Add eggplants and stir, after 10 minutes add the content of a can of chickpeas (water included).

Cook until the eggplants are almost a mush, adding a little water from time to time, when necessary. Adjust with salt and serve hot. I served mine with flat bread and baby spinach leaves.

Photos and Recipes by Alessandra Zecchini ©

Tuesday, July 19, 2011

In praise of chickpea flour, eating broccolini flowers and carrot leaves, and natural skin care




Chickpea flour, also called gram flour, or besan, or garbanzo flour, is a wonderful product. It is gluten free, high in protein, iron and vitamins, and perfect for vegetarians. I payed $3.50 for a kg bag in the Indian store, and 1 kg goes a long way. My main reason for buying it was to make fritters, like onion bhaji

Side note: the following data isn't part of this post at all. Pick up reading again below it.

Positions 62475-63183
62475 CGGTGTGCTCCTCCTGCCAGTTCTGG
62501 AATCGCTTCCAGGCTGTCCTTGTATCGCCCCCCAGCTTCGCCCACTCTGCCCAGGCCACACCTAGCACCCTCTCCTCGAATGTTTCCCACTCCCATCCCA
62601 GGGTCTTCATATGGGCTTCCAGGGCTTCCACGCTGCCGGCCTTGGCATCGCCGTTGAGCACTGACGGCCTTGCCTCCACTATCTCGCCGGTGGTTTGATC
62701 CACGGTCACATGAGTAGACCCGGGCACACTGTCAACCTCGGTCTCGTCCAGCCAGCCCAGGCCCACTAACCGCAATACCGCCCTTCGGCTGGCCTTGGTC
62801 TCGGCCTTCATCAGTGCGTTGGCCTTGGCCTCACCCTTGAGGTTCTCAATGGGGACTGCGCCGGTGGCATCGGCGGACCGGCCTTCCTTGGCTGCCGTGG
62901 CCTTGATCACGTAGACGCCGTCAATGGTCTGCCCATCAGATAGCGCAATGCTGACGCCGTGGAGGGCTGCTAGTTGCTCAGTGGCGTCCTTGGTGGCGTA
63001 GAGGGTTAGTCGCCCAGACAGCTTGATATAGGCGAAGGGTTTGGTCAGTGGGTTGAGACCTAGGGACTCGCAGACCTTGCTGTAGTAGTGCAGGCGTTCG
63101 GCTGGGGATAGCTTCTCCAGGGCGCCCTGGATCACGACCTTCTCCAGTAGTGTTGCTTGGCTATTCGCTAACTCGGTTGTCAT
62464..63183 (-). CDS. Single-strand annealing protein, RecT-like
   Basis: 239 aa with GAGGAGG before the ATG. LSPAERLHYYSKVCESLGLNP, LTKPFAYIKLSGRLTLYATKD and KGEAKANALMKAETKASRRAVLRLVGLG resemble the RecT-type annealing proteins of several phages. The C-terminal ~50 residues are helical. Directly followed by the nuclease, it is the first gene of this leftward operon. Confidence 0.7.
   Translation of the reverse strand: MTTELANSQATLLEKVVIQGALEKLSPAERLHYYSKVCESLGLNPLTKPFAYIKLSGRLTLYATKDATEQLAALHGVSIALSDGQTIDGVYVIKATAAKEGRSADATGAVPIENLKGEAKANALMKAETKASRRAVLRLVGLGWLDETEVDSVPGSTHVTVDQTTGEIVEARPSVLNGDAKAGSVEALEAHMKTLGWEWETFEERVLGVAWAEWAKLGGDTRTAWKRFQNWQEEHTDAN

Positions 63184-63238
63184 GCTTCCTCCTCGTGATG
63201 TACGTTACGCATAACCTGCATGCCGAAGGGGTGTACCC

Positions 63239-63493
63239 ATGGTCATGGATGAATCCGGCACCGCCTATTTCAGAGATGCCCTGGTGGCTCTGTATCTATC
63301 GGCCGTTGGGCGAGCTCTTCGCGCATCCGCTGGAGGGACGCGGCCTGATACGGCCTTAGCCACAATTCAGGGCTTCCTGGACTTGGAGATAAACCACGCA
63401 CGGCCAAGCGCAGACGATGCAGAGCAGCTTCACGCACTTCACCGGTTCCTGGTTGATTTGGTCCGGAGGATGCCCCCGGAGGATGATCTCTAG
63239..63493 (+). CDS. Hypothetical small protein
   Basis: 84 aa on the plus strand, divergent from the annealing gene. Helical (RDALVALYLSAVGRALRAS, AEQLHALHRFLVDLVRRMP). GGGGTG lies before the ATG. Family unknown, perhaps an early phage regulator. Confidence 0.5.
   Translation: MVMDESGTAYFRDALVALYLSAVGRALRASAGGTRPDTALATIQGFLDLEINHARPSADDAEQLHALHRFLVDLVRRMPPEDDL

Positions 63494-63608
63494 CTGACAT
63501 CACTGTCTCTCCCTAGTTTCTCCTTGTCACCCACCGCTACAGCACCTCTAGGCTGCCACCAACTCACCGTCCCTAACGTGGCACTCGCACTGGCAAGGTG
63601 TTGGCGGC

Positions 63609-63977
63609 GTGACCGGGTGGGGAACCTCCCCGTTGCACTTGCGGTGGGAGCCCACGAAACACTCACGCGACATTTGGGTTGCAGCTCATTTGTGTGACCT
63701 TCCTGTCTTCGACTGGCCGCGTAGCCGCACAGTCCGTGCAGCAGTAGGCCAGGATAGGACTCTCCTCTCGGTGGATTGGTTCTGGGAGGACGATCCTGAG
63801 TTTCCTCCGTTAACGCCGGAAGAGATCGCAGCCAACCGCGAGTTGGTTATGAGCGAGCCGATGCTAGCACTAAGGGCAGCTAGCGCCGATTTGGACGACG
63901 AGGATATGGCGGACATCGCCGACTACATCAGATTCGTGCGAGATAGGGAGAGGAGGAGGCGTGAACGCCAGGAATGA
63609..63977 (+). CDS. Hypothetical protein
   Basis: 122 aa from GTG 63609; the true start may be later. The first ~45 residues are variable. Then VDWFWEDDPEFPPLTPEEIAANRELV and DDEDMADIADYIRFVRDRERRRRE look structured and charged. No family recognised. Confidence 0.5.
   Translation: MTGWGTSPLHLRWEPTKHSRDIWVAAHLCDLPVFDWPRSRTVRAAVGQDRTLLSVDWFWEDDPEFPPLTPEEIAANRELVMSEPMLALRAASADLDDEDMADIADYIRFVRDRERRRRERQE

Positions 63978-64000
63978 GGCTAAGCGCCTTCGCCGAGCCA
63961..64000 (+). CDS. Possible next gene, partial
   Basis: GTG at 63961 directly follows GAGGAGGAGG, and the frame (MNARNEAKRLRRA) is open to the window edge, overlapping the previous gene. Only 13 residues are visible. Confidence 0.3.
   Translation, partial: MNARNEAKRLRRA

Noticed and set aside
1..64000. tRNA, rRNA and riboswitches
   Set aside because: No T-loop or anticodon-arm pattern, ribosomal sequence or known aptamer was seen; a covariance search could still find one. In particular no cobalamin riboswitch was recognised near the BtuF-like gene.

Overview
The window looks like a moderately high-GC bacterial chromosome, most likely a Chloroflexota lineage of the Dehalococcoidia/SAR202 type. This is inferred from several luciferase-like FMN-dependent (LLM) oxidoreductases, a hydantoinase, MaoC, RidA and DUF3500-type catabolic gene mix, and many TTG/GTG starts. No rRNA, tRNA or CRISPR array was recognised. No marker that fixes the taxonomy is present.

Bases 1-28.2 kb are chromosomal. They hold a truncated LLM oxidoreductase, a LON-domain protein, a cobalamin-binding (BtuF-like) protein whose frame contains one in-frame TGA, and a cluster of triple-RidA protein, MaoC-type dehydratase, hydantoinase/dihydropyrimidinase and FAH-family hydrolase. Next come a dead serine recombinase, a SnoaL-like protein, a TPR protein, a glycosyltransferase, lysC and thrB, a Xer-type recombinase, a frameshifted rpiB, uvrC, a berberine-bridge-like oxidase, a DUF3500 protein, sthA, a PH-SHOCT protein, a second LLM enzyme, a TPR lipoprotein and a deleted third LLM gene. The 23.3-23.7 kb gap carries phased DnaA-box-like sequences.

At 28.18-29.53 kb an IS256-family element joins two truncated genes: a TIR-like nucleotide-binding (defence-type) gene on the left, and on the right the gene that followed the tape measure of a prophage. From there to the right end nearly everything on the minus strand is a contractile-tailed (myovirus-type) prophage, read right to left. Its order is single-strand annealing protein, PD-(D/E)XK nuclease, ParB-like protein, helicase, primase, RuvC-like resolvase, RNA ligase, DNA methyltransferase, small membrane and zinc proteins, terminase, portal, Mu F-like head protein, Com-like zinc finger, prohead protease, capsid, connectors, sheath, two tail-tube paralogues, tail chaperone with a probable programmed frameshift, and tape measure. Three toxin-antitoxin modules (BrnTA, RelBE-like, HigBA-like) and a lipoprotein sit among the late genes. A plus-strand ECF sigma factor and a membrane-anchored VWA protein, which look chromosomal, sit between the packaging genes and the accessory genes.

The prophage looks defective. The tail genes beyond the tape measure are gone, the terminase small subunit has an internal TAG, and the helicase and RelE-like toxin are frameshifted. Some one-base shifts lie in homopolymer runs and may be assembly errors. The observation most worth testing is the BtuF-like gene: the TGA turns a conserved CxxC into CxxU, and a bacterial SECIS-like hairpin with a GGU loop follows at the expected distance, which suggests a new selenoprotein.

while the only Italian dish based on chickpea flour I am familiar with is Farinata, a kind of savoury pancake, so my repertoire was a little limited. Then the other day I was making some spicy marinated tofu, and I always have leftover marinade when I do this, so I thought of 'scooping it up' with a few veggies and the chickpea flour as a binder.







Broccolini flower fritters



My spicy marinade for tofu is based on plain yogurt to which I add a little squeeze of garlic, some freshly grated ginger, a little lemon juice, salt, cayenne pepper, paprika, ground cumin, ground coriander... well, whatever takes my fancy really. I marinate the tofu in the yogurt mixture and then I fry it or grill it or even bake it. I kept the leftover spicy yogurt in its bowl and added a chopped red onion and, not having much more in the veggie garden, I picked up the broccolini that had gone into flower. I chopped them, and then added enough chickpea flour to get a paste that I could spoon into a frying pan with hot oil. Well, that went down a treat, I guess that you can fry any leftover veggie that way.




Carrot leaf fritters